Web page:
• This move also could be a huge missed opportunity for Best Buy, which has decided to focus on growing its smartphone, smart home—Amazon products like the Echo, etc.—as well as advisory and customer service businesses. The small storefronts where the vast majority of Best Buy’s mobile stores are located would be perfect spots to expand these initiatives. Instead of closing them, the company could have repurposed some of these stores and really pushed the boundaries of its retail experience.

4) BuzzFeed and Walmart launch a massive product collaboration, opening up Tasty to a whole new audience that Walmart is seeking.

What happened

  • Tasty, BuzzFeed’s food video vertical, has been the company’s biggest success to date from an audience growth and brand resonance perspective. Now BuzzFeed is focused on expanding the brand and using the meaning it has with young people to sell more products for itself and its partners.
  • BuzzFeed’s first foray with Tasty was the Tasty Cookbook, which the company produced itself, and then the Tasty One Top, which it made in partnership with GE. Last week, BuzzFeed announced a massive product release with Walmart, which means you can now buy almost an entire Tasty kitchen exclusively from the retailer.

Why it matters

  • While the Tasty Cookbook sold hundreds of thousands of copies, and the first run of the One Top sold out, this latest release with Walmart is the most ambitious extension of the brand so far. Interestingly, Tasty has been linking to Walmart products in its videos for over a year, which is about how long the deal took to come together.
  • BuzzFeed gets to use the retailer’s scale to obtain massive reach with the benefits of a licensing relationship. In return, Walmart gets access to a quickly growing brand among young shoppers, whom it is working very hard to court.
  • BuzzFeed expects over 25% of revenue for its Commerce unit (which runs its product efforts) to come from the Walmart collaboration this year—a significant amount for the first year of a partnership and a high expectation for a collaboration between a retailer and a media company. Most of the group revenue, however, will come from affiliate commissions BuzzFeed earns from linking to products, which has been a precarious or insufficient standalone revenue stream for many media companies.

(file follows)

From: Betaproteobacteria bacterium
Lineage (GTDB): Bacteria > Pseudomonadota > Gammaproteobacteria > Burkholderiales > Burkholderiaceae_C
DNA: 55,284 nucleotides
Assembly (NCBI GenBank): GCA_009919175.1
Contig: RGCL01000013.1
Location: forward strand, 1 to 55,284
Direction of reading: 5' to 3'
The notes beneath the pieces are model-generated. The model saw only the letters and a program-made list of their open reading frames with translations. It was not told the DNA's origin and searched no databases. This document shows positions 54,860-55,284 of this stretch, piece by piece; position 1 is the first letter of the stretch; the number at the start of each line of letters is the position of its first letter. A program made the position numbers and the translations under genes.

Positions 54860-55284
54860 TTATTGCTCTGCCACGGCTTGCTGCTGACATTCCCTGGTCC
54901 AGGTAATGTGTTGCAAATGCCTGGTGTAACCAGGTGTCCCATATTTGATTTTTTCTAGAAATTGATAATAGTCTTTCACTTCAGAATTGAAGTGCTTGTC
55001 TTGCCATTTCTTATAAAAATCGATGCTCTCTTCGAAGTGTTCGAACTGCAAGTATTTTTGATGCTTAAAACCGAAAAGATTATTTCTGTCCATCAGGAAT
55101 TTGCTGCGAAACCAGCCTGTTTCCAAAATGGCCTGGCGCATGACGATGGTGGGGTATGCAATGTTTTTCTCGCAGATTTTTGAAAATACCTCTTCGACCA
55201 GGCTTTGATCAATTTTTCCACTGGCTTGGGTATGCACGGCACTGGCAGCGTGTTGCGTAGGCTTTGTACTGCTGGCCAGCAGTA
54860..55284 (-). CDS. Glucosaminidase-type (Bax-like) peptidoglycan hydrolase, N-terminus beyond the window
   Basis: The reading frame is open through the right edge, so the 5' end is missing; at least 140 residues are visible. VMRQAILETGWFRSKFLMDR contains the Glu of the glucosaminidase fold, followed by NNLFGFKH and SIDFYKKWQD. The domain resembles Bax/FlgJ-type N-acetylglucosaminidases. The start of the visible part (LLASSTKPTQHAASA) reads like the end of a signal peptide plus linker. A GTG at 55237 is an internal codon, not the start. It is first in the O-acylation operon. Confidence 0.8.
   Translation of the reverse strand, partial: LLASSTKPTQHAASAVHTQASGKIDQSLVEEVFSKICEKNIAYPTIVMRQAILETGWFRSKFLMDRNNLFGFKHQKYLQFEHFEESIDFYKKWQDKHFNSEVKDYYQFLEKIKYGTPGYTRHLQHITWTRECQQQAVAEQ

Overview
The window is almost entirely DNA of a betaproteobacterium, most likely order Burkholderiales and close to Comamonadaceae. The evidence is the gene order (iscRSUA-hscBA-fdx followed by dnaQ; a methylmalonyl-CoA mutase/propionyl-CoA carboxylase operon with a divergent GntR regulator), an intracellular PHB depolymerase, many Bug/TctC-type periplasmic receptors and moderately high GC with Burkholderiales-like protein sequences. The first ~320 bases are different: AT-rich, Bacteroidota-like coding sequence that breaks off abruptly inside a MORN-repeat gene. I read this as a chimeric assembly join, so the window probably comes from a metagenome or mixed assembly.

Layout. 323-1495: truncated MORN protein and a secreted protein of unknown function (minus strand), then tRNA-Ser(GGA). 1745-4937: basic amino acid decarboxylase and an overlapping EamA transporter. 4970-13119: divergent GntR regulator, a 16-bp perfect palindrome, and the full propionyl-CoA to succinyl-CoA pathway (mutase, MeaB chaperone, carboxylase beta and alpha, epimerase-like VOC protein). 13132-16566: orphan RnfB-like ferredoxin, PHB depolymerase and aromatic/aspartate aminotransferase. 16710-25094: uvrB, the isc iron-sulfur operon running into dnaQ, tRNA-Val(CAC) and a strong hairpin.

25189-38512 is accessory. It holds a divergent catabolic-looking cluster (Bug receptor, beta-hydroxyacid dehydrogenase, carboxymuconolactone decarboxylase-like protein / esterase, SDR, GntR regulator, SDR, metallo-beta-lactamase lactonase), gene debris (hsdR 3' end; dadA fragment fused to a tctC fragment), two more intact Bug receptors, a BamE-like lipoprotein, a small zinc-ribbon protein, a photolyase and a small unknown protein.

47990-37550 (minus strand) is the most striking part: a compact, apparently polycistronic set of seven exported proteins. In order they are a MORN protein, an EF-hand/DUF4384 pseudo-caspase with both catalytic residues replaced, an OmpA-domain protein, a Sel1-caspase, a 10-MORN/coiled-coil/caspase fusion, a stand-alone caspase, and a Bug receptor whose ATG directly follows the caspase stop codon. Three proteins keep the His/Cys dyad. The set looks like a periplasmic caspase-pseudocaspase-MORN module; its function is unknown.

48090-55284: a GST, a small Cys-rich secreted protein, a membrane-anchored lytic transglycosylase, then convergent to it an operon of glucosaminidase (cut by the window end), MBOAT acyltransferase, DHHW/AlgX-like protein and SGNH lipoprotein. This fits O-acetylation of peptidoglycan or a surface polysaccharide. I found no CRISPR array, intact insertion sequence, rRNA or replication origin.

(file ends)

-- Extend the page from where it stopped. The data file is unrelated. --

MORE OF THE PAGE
5) Amazon’s logistics prowess comes from embracing chaos, not order.

What happened

  • While other retailers have attempted to compete with Amazon by building controlled processes for loading inventory into their warehouses, Amazon continues to lean into the chaos of running warehouses that serve all types of products and customers at record speeds. Whereas warehouses generally take a rigid approach to storing, packing and shipping, Amazon has continually optimized for flexibility.

Why it matters

  • Over the years, Amazon has planned its fulfillment centers with uncertainty in mind. The way the warehouses operate reflect potential future needs; they are designed to work for all types of products, independent of size and weight, and for record “click-to-ship” speeds. When you are building infrastructure that needs to work differently and on a larger scale than anything before it, rethinking existing processes is par for the course.
  • Combining its warehouses with new technologies, Amazon has been able to scale unlike any other. It decreased the “click-to-ship” time from about 60-75 minutes with its warehouse employees down to 15 minutes with the help of robots. As it continues to improve the way it fulfills ecommerce orders out of its warehouses, Amazon may be applying similar theories to the way it fulfills different types of orders, like the two-hour delivery service from Whole Foods that it launched in February for Prime members.